Things that I have been afraid of
Words by India Read
The nostalgia I am feeling through this list is not for times of greater happiness, but for less corrosive and inward-facing fears.
The dark. My mum getting angry. A ghost sucking me down a hallway like in that dream I had. Twice. Vomiting. Roald Dahl’s ‘The Witches’. Vampires. The Horrible Histories™ book series. The headless horseman. Someone hiding in the boot of the car at night, and when I get in the back seat, coming out and stabbing me in the dark, but no one else in the car noticing, like the scene of that movie I saw through the crack in the door which my cousins were watching and I wasn’t supposed to. Rape. My dad getting angry. Being alone and not having friends. People at my primary school thinking I wasn’t smart. People at my secondary school thinking I was a teacher’s pet. People thinking I was a loser. People thinking I wasn’t cool. The cool girls not thinking I was cool. Being fat. No one thinking I was attractive. People thinking I was ugly and fat. Failing school and being ugly. Not living up to my potential. Being fat and ugly. Being fat and ugly and bad at saving money and not being able to quit smoking and not knowing what to do with my life. Being unlovable, pathetic, worthless. Being good at nothing. Failing. The list contains a different fear for each year of my life, approximately in order from my earliest years to the most recent. It makes me nostalgic thinking about things I used to be afraid of. Usually, nostalgia is a dreamy, warm glimpse of ember-glowing memories that we recall fondly. It is remembering - often selectively - the absence of anxiety and the ubiquity of comfort. The nostalgia I am feeling through this list is not for times of greater happiness, but for less corrosive and inward-facing fears. As I am writing this, my partner messages me; ‘Hey, would it be ok if we started trying not to drink on weekdays as much again, like we said we would? Not that it’s too much or anything, just thought it would be good for our goals 💪’ When those words arrive on my screen, unbeknownst to him, I am writing a short, 500-to-2000 word piece on ‘Fear’. It’s the first time I’ve tried to write in a long while. A friend had nominated me to contribute to a project that depends on women nominating other women to write on prescribed topics.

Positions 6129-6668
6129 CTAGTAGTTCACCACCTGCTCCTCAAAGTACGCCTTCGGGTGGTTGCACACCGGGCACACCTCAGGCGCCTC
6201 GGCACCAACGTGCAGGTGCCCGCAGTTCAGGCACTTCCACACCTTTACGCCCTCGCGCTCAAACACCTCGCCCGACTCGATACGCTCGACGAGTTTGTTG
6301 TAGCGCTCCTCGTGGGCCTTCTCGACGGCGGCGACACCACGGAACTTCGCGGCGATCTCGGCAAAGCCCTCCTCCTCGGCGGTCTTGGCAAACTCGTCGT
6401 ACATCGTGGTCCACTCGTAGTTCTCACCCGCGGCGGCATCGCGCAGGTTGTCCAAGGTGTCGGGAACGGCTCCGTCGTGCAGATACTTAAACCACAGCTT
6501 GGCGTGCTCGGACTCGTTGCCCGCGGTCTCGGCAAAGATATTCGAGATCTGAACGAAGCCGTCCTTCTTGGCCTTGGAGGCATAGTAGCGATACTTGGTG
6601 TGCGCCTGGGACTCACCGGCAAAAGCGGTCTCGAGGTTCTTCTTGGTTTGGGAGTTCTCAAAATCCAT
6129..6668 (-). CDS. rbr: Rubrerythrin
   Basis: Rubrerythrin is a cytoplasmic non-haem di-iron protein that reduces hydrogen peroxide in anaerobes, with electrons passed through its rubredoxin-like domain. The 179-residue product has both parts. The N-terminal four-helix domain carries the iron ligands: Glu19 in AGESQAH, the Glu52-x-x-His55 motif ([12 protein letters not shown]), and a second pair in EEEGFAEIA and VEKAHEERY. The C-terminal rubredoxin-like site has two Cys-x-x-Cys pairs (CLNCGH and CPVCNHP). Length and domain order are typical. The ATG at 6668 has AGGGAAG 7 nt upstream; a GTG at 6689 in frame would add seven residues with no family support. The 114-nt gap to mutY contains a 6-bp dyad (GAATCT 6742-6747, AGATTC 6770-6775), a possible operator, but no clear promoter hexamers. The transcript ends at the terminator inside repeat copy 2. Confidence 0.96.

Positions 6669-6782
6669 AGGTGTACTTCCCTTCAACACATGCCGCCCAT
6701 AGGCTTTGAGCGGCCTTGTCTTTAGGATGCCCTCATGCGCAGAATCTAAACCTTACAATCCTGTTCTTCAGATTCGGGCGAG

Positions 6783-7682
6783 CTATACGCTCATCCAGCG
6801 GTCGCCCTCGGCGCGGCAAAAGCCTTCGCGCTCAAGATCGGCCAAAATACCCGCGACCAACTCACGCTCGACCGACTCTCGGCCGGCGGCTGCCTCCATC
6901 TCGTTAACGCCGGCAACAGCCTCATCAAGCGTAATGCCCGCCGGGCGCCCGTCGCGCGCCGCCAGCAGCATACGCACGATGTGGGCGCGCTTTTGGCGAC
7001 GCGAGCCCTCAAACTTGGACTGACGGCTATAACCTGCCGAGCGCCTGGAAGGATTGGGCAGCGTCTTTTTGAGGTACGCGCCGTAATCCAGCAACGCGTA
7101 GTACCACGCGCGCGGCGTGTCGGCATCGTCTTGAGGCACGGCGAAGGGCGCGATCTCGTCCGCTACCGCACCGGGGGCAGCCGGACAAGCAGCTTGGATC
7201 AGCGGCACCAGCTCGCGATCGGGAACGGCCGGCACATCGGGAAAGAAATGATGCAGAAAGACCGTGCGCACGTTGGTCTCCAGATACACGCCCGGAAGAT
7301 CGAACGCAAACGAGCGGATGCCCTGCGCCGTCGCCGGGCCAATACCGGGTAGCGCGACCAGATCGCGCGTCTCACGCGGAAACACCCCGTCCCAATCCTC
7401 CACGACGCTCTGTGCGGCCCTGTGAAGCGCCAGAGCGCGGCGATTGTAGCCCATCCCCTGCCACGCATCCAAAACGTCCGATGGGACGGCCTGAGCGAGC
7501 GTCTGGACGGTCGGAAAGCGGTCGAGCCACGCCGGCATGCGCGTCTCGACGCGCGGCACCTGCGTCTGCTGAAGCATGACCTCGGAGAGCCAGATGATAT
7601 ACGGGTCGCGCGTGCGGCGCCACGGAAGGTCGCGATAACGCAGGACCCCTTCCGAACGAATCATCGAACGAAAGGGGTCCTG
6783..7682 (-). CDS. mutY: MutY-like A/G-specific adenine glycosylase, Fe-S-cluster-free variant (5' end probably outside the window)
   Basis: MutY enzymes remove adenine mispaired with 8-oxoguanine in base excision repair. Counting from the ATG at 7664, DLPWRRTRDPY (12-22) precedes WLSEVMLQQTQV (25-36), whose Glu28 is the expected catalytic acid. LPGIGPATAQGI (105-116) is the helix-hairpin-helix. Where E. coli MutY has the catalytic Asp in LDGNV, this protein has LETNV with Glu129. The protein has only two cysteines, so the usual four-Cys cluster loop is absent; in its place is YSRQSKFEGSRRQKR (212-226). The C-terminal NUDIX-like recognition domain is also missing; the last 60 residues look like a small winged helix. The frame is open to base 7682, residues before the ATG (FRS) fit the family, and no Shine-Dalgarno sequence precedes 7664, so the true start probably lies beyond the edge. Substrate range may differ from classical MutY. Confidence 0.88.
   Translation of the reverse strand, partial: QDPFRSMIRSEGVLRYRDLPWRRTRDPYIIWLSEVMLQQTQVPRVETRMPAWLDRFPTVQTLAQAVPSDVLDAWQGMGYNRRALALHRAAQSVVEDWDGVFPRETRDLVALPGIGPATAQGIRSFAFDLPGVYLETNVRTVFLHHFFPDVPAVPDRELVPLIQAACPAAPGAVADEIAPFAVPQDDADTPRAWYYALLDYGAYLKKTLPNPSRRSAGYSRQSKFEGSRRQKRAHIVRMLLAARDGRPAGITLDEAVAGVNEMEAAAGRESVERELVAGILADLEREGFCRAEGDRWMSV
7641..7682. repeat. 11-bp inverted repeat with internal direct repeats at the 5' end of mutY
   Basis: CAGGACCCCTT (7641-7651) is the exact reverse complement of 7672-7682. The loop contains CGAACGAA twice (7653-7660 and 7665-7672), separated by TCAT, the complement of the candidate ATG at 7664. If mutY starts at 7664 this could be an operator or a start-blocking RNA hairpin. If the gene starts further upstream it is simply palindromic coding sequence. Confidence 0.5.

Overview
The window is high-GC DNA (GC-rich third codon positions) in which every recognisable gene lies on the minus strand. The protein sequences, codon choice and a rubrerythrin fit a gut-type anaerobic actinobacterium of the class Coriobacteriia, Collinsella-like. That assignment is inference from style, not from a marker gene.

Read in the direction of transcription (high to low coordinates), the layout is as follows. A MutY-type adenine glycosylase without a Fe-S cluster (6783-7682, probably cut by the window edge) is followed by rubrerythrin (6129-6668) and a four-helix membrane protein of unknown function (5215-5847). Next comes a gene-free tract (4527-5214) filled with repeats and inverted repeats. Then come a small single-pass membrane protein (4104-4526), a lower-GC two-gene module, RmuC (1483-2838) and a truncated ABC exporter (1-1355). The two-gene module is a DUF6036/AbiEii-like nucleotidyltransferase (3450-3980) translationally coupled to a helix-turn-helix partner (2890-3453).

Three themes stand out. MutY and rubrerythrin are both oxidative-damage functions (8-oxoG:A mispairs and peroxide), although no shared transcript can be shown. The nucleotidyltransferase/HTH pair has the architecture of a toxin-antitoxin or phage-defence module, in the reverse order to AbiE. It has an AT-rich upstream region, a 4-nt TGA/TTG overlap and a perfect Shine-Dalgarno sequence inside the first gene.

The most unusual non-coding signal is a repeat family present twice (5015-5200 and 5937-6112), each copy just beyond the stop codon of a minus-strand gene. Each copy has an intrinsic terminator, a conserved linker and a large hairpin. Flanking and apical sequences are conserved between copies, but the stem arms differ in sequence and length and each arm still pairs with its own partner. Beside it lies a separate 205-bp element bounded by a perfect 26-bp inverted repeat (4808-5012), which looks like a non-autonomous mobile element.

I liked and like to think I am good, generally. I think most people do. The vilest offender can rationalise their crimes to themselves whatever the jury says.